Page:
The Maestro Workflow Engine for Drupal 8 is now available as a Beta download! It has been many months of development to move Maestro out of the D7 environment to a more D8 integrated structure and we think the changes made will benefit both the end user and developer. This post is the first of many on Maestro for D8, which will give an overview of the module and provide a starting point for those regardless of previous Maestro experience.
If you can flowchart it, we can automate it!
What is Maestro?
Maestro is a business process workflow automation engine which ships with a process template editor and end user task console. Maestro's slogan is: "If you can flowchart it, we can automate it". With Maestro's template editor, you can visually design a workflow which has human-interaction-required tasks and machine-executed tasks, complete with logic, looping, branching and variables.
Maestro's first generation release was back in 2003 where a rudimentary version of our current workflow engine was developed. Over the intervening 14 years, Maestro has been steadily updated and in 2011, Maestro was released as a full version module on Drupal 7. Maestro's D7 release heralded a new beginning for the engine with Nextide's focus for Maestro being solely centred on Drupal. Maestro for D8 is now more integrated with Drupal, provides a rich Drupal 8 development environment while still delivering the basic functionality out of the box.
Maestro's workflow engine is known as the "Orchestrator". The Orchestrator is responsible for marshaling workflow processes through their templated paths. The maestro module contains the workflow engine, the entities and the API used for managing workflow processes. The Orchestrator is designed to run independently from the rest of Drupal in a similar fashion to Drupal Cron, thus allowing the workflow process to proceed without having to wait for a user to hit the site and bootstrap Drupal.
Maestro for D8 now uses Drupal 8 config entities for the templates and content entities for the in-production templates (called processes). The introduction of native Drupal 8 entities for the engine means that site builders can now use Views as a means to create interfaces and reports for active processes. Maestro ships with a few out-of-the-box views for showing outstanding and in-production tasks to help administrators with their daily routines.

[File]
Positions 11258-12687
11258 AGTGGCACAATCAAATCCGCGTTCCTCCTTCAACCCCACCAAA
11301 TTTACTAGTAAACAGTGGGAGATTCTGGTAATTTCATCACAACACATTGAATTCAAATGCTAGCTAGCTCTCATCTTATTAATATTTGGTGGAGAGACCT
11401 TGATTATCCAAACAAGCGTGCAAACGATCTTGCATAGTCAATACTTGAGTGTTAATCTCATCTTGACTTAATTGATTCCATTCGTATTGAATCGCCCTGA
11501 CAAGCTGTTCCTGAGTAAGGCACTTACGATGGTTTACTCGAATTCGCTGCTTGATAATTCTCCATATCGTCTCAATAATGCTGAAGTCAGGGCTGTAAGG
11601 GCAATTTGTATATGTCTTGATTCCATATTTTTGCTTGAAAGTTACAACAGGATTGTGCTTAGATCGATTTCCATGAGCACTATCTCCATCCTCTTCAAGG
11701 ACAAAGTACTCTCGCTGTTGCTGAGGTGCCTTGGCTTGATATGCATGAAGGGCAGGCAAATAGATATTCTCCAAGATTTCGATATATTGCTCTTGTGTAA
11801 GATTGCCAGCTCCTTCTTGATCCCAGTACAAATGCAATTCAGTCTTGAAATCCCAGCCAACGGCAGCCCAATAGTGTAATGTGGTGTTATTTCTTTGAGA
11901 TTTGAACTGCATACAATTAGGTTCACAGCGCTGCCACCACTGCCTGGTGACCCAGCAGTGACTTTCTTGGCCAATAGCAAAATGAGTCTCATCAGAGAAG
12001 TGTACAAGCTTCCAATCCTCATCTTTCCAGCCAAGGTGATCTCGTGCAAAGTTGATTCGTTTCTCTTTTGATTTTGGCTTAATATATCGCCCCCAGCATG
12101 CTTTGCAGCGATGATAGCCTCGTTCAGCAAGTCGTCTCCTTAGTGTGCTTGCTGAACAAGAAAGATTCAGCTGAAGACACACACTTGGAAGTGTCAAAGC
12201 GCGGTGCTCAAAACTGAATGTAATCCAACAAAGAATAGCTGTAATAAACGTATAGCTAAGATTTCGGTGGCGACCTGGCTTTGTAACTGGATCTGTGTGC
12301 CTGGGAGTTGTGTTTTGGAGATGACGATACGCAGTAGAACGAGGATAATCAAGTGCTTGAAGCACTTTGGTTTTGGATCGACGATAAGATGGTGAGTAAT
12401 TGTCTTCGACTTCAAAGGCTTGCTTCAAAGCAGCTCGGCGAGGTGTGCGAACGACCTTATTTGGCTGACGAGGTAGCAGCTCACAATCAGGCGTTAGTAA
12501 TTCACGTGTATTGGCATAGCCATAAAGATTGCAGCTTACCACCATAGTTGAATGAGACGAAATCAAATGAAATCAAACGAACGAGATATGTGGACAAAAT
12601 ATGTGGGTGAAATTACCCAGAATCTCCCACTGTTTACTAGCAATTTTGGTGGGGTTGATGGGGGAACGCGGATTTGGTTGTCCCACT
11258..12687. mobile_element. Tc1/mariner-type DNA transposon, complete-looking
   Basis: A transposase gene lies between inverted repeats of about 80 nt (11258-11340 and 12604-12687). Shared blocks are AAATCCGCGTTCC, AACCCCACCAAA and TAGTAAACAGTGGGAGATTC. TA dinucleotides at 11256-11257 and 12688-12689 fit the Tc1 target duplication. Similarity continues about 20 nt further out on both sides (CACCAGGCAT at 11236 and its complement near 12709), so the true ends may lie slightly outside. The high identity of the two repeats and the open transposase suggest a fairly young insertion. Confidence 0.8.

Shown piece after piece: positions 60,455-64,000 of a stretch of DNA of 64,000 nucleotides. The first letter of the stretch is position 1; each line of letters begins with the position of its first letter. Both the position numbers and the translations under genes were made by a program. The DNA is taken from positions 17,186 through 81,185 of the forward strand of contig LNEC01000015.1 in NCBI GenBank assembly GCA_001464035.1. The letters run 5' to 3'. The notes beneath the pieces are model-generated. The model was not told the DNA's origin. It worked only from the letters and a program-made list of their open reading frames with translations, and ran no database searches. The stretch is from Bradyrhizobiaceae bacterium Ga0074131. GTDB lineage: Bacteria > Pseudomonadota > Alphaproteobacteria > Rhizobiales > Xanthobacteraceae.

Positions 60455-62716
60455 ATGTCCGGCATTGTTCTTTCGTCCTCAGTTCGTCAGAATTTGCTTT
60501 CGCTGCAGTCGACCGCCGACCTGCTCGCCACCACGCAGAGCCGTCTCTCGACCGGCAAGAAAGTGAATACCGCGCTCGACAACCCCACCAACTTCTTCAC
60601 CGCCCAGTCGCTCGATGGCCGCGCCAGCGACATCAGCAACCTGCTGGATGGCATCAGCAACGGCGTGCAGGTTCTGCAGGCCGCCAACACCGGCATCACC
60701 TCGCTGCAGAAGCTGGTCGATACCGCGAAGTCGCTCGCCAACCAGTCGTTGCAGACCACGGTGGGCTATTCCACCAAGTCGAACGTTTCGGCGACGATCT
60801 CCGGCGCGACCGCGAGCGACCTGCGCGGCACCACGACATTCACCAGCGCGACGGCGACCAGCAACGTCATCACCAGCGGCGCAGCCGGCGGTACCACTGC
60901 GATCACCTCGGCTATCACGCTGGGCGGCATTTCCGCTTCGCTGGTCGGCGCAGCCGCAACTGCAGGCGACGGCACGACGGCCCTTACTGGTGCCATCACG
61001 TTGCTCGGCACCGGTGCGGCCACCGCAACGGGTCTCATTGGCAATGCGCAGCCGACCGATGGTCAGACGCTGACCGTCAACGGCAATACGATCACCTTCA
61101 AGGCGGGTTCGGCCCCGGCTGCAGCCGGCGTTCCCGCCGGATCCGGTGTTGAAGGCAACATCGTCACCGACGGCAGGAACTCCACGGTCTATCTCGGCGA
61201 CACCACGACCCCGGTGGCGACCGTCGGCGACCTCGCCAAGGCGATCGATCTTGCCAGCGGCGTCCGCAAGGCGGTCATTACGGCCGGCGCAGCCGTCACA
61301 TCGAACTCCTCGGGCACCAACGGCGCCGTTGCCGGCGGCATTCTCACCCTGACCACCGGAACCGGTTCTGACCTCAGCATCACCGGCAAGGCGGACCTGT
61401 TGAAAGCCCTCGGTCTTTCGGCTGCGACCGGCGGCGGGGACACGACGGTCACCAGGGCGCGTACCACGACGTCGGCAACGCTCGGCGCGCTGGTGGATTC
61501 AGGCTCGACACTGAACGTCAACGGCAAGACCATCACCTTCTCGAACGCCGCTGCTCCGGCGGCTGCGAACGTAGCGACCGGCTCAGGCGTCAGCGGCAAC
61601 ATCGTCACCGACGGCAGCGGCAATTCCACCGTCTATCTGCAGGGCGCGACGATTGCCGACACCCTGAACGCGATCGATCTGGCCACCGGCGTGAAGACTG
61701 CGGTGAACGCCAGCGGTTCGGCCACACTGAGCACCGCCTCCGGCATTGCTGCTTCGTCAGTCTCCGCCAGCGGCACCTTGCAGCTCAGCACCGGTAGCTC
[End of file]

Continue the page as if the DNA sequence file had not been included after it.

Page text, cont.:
Maestro's API has been revamped and updated to provide a much more streamlined development experience. A separate blog post will be used to highlight the basic API. The maestro_engine provides the basic API for use in your own Maestro-related applications.
The Template Builder is the interface workflow administrators will spend a great deal of time. As shown in the image in the "What is Maestro" section, the interface allows administrators to drag-and-drop tasks on to a visual workflow designer. The Maestro D8 template builder is an SVG-based tool that works on all platforms, including iOS and Android browsers. The editor interface has been updated to allow single-click operations for editing and moving of tasks in the interface.
Developers using the new template builder will be pleased to know that the edit screens for tasks are now full Form API driven interfaces, giving developers the ability to inject their own form fields and manage that data as they see fit.
Maestro for D8 has introduced the concept of validated templates. In order for a template to be put into production, it must first be validated by the engine. The validation routine ensures that tasks have the appropriate fields or task pointers in place to allow a template to function as error free as possible.
Ultimate end users of the workflow engine are not administrators, but rather the users in your environment that must complete assigned tasks in order for the workflow to continue. The task console is the default application provided by Maestro to show users their tasks. Tasks are assigned to users based on the template and the configuration provided for the task.
The task console provides users with a simple interface to execute their tasks. Maestro developers can customize the functionality, look and feel of the tasks to suit the business' requirements. A number of APIs and hooks exist for the Maestro Engine and the task console to augment and customize the text and appearance of the console columns themselves.